by Jennifer Militello
Tupelo Press, $16.95, 72pp.
In a book with a scant handful of proper nouns, Jennifer Militello has chosen the internal landscape of the self—that treacherous and fertile country—as the setting for the gem-like poems that compose Body Thesaurus. They are gem-like in their concentration and their hardness; there are no platitudes or easy answers here. Militello sets out her project as defining the self by what it is not: “not a shadow of the self,” “not a symptom,” and “not a battery of tests.” But her poems do more than define the negative space around the nebulous creation that we all live in and live by. She fills her poems—each one a sort of “body”—with a dense, lyric longing, and a female voice that is confident even in the face of the illness that confronts the body and thus the self.
In the title poem the speaker addresses a “you,” a sort of ur-beloved that runs throughout the book. She ends the poem: “As a mind,/ your body is a wall of leaves; let its edges whisper/a collage of liquids singing, lips, the sangria weeds.” These “edges” read as the very heart of these poems. They are the places where the self and the body blend, the places where the body and the world bleed into each other—a wound, or a mouth. Her poems are filled with dusk, with sky, with sutures and blood. The poems themselves walk this edge between clarity and confusion, between the spoken and the unspoken. In “The Unspeakable, Said,” Militello writes, “How to stand among its branches and not feel broken,” and later, “The white edge of death begins burning down:// my word a small word on a small white page./ My wrist’s opal river has spilled from the sleeve.” The speaker’s words and their embodiment in her white wrist are the conditional answer to the earlier question (or is it a statement?)—how not to “feel broken.” Militello sutures the self with small words, drawing it together while refusing to ignore the confusing and “un-selfing” that lies wait for all of us in illness and death.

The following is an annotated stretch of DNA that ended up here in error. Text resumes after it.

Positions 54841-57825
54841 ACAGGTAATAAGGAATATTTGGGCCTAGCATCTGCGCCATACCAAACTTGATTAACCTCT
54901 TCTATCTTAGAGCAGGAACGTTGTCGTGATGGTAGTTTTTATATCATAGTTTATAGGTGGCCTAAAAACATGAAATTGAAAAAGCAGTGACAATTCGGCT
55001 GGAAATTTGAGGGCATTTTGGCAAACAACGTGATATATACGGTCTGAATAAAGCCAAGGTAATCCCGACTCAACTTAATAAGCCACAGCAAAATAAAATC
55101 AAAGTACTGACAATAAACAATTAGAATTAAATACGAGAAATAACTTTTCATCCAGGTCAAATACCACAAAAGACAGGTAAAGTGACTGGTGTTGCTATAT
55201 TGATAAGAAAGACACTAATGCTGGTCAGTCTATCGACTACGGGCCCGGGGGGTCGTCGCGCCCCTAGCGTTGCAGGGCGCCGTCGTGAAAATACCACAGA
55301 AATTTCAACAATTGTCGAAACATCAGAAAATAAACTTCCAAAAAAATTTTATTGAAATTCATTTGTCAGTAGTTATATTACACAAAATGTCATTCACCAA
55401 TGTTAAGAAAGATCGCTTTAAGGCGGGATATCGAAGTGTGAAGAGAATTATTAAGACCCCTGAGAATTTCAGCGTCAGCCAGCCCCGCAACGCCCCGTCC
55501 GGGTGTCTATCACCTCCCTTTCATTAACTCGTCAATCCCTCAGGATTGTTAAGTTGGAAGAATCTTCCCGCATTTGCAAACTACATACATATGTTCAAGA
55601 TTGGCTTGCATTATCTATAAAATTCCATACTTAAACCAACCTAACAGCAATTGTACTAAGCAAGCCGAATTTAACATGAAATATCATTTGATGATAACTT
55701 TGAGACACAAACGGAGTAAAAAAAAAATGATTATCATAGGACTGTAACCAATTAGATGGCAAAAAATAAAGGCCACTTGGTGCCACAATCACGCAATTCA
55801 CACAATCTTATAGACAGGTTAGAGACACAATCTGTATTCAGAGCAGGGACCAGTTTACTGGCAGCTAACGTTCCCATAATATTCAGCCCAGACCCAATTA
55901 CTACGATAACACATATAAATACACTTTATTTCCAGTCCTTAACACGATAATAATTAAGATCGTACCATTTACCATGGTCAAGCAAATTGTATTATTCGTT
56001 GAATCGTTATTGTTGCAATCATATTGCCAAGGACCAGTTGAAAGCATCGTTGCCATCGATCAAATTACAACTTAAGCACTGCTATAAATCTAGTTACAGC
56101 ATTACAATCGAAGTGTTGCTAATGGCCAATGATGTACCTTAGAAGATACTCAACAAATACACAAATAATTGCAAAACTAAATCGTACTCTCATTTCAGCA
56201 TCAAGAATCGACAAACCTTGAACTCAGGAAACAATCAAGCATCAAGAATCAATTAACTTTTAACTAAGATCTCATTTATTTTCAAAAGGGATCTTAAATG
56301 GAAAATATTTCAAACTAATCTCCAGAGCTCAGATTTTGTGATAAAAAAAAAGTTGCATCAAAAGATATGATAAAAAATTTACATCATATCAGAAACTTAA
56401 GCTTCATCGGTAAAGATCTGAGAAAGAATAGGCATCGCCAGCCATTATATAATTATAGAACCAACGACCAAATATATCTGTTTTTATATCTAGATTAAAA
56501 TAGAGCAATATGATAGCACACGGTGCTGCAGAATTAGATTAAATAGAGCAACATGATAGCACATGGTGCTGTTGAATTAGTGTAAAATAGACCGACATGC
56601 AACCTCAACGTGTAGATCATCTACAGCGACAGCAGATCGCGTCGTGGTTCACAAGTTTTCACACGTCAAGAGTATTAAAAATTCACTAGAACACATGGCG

While these poems are the inner songs of the intriguing and elusive speaker, their capaciousness—including hemlock, marigolds, a menacing menagerie of animals, God, pumpkins, and paper cranes—Militello explodes open the self, making her speaker both a maze of internality and the source of the whole natural world. And this is only appropriate, as the poet shows us: the small “bodies” of each of these poems cannot contain the lyric force of the speaker-self, who echoes in the mind long after the pages are closed, questioning and praising the mystery that it is to be alive.